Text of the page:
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Colloquia

Spring 2019 Colloquia

Check back soon for more information on the computer science seminar series. Unless otherwise noted, the seminars meet on Mondays at 4pm in Stanley Thomas 302. If you would like to receive notices about upcoming seminars, you can subscribe to the announcement listserv.

Jan 14

Approximation Algorithms for Optimal Packing in Two and Three Dimensions

Helmut Alt Visiting Professor, Tulane University

Abstract: Space efficient packing of geometric objects in two or three dimensions is a very natural problem which has interested mathematicians for centuries. Unfortunately, the computational complexity of finding space optimal packings seems to be very high. Even simple variants are NP-hard so that efficient approximation algorithms are called for. In the lecture, it will be shown how to approximate optimal packing for convex polygons in two and convex polyhedra in three dimensions if rigid motions are allowed for moving the objects. If only translations are allowed, we still can approximate the optimal packing of convex polygons. In three dimensions however, this problem seems to be much harder and we could only find algorithms for very special kinds of objects. This is joint work with Nadja Scharf.

About the Speaker: Helmut Alt studied mathematics since 1968 at Universitaet des Saarlandes, Germany. He graduated with a PhD which focused on complexity theory in 1976. He was a research associate at Universitaet des Saarlandes and an assistant professor at Pennsylvania State University. Since 1986 he was a Professor of Computer Science at Freie Universitaet Berlin, Germany. The focus of his work is on algorithms and complexity, in particular computational geometry.
Jan 23

Using Interactive Learning Activities to Address Challenges of Peer Feedback Systems

Amy Cook Carnegie Mellon University


This event will be held on Wednesday, 1/23/2019, from 4:00 - 5:00 p.m. in Stanley Thomas, Room 302. Please note the special weekday for this event.

Abstract: Project-based learning helps prepare students for jobs by providing not only the technical experience of completing a project, but also the soft skills such as teamwork and communication that employers desire. Peer feedback, where students critique each other’s work, is an essential aspect of project-based learning. However, students often struggle to engage in peer feedback, to improve the quality of feedback they provide, and to reflect on the feedback they receive. My research explores how digital systems and interactive learning activities can improve the peer feedback process.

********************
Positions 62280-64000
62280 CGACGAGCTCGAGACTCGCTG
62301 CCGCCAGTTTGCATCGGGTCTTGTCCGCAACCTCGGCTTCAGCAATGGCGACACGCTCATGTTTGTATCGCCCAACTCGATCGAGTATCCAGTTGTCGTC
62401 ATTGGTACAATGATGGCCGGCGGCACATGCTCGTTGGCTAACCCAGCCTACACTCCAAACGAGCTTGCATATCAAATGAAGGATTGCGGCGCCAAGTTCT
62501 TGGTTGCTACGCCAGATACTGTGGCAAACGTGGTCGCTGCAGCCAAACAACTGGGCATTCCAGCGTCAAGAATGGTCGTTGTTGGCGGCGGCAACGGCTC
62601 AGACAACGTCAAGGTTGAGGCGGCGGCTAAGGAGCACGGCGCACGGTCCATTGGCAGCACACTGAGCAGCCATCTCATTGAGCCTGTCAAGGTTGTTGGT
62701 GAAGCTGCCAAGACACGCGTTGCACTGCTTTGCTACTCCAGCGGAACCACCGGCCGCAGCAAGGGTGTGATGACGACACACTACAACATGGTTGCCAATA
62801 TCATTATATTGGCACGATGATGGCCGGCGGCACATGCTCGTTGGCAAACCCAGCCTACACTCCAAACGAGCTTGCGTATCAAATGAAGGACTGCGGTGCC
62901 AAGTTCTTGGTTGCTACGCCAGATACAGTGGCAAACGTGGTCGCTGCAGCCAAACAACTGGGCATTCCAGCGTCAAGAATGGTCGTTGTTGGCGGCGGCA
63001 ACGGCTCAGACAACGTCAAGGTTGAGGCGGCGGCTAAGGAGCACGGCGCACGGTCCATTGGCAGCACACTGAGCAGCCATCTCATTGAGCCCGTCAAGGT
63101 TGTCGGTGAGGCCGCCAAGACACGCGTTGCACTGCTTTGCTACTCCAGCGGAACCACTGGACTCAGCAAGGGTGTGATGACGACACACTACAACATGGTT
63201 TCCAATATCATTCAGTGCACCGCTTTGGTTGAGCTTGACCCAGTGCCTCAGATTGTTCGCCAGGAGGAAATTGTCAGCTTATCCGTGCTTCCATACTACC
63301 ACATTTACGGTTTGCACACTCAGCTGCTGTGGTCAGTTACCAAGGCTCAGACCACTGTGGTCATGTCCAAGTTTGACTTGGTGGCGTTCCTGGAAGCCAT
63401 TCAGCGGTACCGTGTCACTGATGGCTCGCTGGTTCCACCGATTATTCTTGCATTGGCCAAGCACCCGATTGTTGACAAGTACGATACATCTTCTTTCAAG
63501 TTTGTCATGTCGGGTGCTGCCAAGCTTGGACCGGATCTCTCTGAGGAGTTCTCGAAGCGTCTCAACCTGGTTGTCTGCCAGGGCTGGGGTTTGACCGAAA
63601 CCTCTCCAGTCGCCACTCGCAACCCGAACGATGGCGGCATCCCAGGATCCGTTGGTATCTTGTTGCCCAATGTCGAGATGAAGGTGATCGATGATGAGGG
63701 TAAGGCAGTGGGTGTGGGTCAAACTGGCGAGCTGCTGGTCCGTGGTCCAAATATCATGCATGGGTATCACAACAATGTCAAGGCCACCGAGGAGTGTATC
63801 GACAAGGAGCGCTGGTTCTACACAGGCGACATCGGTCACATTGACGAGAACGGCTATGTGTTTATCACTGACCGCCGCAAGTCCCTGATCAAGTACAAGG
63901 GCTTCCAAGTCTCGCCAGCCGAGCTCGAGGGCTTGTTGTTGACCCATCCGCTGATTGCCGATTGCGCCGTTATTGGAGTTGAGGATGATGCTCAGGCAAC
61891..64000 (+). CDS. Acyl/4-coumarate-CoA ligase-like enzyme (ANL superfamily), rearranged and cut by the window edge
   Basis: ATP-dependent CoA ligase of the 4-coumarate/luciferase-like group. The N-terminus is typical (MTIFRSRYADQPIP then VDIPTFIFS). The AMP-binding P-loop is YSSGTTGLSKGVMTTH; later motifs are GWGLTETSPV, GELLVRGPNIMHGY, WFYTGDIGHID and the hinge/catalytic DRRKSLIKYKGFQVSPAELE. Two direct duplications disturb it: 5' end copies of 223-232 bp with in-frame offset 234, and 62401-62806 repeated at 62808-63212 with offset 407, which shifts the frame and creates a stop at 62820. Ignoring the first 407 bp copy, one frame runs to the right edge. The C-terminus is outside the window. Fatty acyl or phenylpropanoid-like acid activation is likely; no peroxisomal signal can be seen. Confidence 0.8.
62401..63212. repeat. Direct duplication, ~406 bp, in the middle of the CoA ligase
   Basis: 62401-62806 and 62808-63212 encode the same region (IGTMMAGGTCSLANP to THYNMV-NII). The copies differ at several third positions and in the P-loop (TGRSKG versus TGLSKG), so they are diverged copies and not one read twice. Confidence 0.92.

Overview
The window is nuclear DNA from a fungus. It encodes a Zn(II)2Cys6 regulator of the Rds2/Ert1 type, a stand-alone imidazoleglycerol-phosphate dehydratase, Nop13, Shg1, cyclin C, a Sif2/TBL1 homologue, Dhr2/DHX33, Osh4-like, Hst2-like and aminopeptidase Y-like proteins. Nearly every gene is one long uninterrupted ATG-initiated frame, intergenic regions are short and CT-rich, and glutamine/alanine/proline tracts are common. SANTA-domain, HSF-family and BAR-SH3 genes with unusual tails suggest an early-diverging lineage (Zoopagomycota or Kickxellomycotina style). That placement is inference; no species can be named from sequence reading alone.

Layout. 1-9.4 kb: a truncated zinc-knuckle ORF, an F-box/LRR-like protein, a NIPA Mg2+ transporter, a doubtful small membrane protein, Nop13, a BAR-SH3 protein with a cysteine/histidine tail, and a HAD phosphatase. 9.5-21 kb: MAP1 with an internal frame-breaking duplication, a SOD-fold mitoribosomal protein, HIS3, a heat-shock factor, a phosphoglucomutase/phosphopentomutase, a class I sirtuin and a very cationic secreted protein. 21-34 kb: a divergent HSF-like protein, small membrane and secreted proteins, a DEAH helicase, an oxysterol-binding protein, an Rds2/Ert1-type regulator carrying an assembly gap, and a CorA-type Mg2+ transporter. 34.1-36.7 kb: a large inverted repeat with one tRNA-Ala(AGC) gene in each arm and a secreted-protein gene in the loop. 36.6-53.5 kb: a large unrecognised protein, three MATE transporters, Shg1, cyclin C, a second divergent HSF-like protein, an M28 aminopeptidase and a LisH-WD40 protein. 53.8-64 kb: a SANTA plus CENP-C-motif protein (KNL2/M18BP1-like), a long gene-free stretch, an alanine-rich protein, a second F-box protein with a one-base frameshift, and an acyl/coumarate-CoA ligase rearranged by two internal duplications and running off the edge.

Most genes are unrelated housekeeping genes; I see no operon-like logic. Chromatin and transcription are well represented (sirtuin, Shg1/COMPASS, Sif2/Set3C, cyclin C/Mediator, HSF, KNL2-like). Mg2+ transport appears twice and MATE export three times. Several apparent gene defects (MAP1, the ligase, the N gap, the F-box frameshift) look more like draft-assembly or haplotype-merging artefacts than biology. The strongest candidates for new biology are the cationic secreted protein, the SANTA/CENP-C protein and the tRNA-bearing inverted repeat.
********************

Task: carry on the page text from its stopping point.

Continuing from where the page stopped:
About the Speaker: Amy Cook is a PhD candidate in the Human-Computer Interaction Institute at Carnegie Mellon University. Her research lies at the intersection of human-computer interaction and STEM education. Her work involves designing both digital systems and learning activities to facilitate effective classroom interaction.
Jan 28

What Happens If You Postpone Your Decision?

Christer Karlsson South Dakota School of Mines & Technology

Abstract: Many of our algorithms when it comes to decision making are constructed using a greedy approach. The algorithms often conduct an evaluation, make an early decision on what path to take upon what seems to be most profitable at that moment. What happens if we first walk down both the path less traveled and the most promising one, and at the next intersection evaluate the progress and sees what looks most promising? I will describe work done on trying to arrange heterogeneous processes within a message passing interface, as well as work conducted using a delayed greedy approach on decision tree classifiers. I will try to answer questions like: What befits are there? What are the costs? Is it worth the effort?


About the Speaker:
Dr. Christer Karlsson has had a long and winding road. He started his career as an officer in the Swedish army, where he among other things, spent almost nine months with the peace keeping forces in the Balkans, followed by almost 3 years as a teacher at the War Academy, where he was responsible for teaching computer science, electronics and ballistics. He came to the United States in 1999, and became a citizen in 2006. Dr. Karlsson earned his Ph.D. in computer science at Colorado School of Mines in 2012 while working mostly on optimization problems for message passing on systems with heterogeneous nodes. He has since January 2013 worked as an Assistant Professor at South Dakota School of Mines and Technology.
Feb 11

Deep Adversarial Learning

Jihun Hamm Ohio State University